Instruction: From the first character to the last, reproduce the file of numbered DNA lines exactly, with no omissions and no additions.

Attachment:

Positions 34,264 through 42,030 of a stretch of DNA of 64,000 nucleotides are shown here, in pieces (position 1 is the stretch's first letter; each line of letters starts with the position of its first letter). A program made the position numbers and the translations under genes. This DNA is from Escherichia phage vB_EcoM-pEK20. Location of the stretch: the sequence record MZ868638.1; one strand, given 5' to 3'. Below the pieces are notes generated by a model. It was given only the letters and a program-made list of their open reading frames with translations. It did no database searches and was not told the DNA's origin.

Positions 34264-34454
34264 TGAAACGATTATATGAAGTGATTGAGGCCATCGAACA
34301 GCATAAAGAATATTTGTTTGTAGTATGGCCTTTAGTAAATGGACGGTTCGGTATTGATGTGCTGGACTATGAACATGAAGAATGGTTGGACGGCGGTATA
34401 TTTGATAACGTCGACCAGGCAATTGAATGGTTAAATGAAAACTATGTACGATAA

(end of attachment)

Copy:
Positions 34,264 through 42,030 of a stretch of DNA of 64,000 nucleotides are shown here, in pieces (position 1 is the stretch's first letter; each line of letters starts with the position of its first letter). A program made the position numbers and the translations under genes. This DNA is from Escherichia phage vB_EcoM-pEK20. Location of the stretch: the sequence record MZ868638.1; one strand, given 5' to 3'. Below the pieces are notes generated by a model. It was given only the letters and a program-made list of their open reading frames with translations. It did no database searches and was not told the DNA's origin.

Positions 34264-34454
34264 TGAAACGATTATATGAAGTGATTGAGGCCATCGAACA
34301 GCATAAAGAATATTTGTTTGTAGTATGGCCTTTAGTAAATGGACGGTTCGGTATTGATGTGCTGGACTATGAACATGAAGAATGGTTGGACGGCGGTATA
34401 TTTGATAACGTCGACCAGGCAATTGAATGGTTAAATGAAAACTATGTACGATAA